06/09/2015 02:38 pm ET | Updated Jan 15, 2017

Girls Can't Play With Dinosaurs?

"Of course you can be a paleontologist when you grow up, you can be anything you put your mind to... You can't have dinosaurs they're for boys! What about this pretty doll?" - Society

There has been some great coverage recently about gender stereotyping and gender segregation of children's products for marketing. Parents and children have had enough, they are tired of being spoon-fed what it is acceptable to like based on a chromosome!

Drowning in a sea of pinkification?

Recent studies (Why so few? By The American Association of University Women) are showing that the drop of women in STEM (Science, Technology, Engineering, Mathematics) could be down to this marketed divide. All too often, you will find that the dinosaurs, the science, the space-themed clothes and toys will be marketed to boys. The girls can be redirected to something that will help them get back to that all-important job of looking beautiful, preferably in a nice shade of pink. While there is nothing wrong with a bit of pink, it shouldn't be limited to just girls and girls shouldn't be limited to just pink! It's all about options.


"I don't have a problem with pink. Do you have a problem with pink?"

I can sing a plainbow...

Boys are not free from the shackles of stereotyping either -- far from it. Browse most aisles for boys' clothes and you will be faced by an uninspiring range of brown, grey and blue. If you really want to see something depressing, check out the 3 years + clothing rail and see the color palette become even further muted!

Karen Haller, leading color psychology specialist, told me: "Children absolutely love color. The best thing you can do for your child when it comes to color is to let them pick their own colors, whether that's a vivid bright, a pastel or a muted tone. They are expressing how they are feeling or want to feel."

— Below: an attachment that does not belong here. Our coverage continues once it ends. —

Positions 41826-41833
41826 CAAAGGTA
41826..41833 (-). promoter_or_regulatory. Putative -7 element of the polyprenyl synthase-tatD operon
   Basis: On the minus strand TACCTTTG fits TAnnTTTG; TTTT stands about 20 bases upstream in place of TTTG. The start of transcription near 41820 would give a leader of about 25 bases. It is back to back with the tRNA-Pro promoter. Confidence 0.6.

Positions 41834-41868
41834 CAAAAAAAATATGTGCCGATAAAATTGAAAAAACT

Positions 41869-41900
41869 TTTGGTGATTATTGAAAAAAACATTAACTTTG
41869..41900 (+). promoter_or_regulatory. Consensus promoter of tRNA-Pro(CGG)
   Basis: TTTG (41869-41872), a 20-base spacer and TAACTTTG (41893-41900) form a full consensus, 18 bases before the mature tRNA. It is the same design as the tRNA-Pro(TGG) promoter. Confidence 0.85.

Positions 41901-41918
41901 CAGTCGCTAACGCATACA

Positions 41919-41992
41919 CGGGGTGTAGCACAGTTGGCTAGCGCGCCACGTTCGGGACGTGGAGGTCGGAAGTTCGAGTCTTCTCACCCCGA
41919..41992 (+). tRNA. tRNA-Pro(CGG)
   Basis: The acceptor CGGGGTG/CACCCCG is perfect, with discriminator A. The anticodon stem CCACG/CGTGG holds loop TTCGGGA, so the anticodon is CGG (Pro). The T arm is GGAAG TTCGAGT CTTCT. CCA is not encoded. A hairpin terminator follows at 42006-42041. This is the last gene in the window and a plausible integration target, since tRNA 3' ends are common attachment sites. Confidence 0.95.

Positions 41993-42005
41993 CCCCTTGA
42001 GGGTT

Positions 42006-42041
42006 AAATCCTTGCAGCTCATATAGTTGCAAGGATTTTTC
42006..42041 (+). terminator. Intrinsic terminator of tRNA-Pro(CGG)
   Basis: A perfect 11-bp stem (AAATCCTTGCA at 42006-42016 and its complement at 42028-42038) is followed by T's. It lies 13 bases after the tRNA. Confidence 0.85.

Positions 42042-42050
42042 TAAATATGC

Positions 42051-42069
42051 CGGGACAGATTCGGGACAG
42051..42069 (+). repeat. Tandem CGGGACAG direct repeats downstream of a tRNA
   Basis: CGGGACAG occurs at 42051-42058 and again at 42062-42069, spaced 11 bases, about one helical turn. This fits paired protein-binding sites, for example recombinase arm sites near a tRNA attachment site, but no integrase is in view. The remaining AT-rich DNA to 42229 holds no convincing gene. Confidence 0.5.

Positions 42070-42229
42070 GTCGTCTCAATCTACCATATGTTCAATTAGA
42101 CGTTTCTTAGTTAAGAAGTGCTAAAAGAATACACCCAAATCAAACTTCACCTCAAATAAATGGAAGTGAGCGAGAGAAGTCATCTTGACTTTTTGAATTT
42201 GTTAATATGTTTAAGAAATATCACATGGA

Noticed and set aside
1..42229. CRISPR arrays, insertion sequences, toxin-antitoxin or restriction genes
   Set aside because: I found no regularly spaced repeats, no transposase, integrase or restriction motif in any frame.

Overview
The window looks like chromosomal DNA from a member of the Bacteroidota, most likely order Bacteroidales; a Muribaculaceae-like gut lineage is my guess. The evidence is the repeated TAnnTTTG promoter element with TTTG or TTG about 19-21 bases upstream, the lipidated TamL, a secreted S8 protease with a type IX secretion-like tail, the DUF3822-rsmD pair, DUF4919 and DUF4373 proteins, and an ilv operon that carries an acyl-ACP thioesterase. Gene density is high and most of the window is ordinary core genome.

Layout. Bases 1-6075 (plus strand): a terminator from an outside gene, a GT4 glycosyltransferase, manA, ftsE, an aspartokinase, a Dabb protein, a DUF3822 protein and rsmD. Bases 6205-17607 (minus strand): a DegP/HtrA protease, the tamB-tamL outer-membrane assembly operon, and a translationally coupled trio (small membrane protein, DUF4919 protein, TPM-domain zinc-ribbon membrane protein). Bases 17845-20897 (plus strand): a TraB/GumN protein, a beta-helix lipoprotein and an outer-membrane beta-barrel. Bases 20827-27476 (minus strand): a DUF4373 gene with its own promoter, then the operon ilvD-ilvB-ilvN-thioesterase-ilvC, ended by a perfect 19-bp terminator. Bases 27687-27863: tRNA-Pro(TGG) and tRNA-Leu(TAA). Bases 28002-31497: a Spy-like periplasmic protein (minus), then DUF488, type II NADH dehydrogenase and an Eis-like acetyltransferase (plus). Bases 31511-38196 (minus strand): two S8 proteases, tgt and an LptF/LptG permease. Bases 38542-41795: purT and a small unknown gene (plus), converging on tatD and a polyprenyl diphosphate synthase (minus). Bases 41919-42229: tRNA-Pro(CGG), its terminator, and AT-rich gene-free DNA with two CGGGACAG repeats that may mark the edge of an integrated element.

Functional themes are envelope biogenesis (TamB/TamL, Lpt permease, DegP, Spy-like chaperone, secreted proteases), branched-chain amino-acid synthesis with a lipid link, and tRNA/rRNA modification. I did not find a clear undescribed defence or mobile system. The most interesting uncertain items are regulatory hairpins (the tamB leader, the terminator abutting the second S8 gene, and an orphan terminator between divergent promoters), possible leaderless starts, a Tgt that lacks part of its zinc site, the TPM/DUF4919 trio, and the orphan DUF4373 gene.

Boys are expected to don shirts with sayings like 'be brave like Daddy,' 'Chick magnet,' or my all-time least favorite, 'boys will be boys.' Because we couldn't possibly expect them to behave with them being all boyish and that...


How about we just let kids be kids?

There has been a rise in more inspiring options for girls recently, offering them clothes with dinosaurs, STEM prints and trains, and not all have been pink, I know this is crazy talk but do stick with me... And that is genuinely great, we need this.

Boys, however, have mostly been left out of the movement. They suffer from many of the same issues. Even if you only see the issue being the lack of inspiring, non-stereotyping products for girls (and presumably that would be because you want to see girls on an equal footing), then a massive part of that battle would be teaching our boys to see girls in the same way, on an equal footing with themselves.

We all fell a little bit in love with Emma Watson when she did her UN speech on gender equality and the 'He for She' campaign. She said it was about time we invited men to the table too: "How can we affect change in the world when only half of it is invited or feel welcome to participate in the conversation? Men, I would like to take this opportunity to extend your formal invitation. Gender equality is your issue too."

What's my tuppence worth?

There's a movement out there calling for gender equality, and I'm very happy to be part of it. My husband and I felt particularly passionate about it after our son came home from school at age 5 and told me, his very strong and present female presence, "I will look after you when Daddy's away, Mummy." "We can all look after each other," I replied. "You will need me to look after you Mummy because you're a girl." Say what now, child?!

To say I was lost for words would be an understatement! How did society get to you so quickly my boy? Then I realized that it hadn't. This seed hadn't been planted when he started school; this had been planted at birth. Every time he had been to a shop, saw an advertisement and had his gender questioned by strangers in the street, all this had conditioned him to what it was to be a girl and to be a boy.

I am trying to do my little bit! As are so many others.

In the UK, there's a couple of great campaigns: Let Clothes Be Clothes and Let Toys Be Toys, both of whom are simply campaigning to have the labels removed so kids can be free to like what they want to like. Like the Meerkat says, "Simples." This doesn't need to be an overly complicated battle or revolution. Let's just ditch the gender labeling.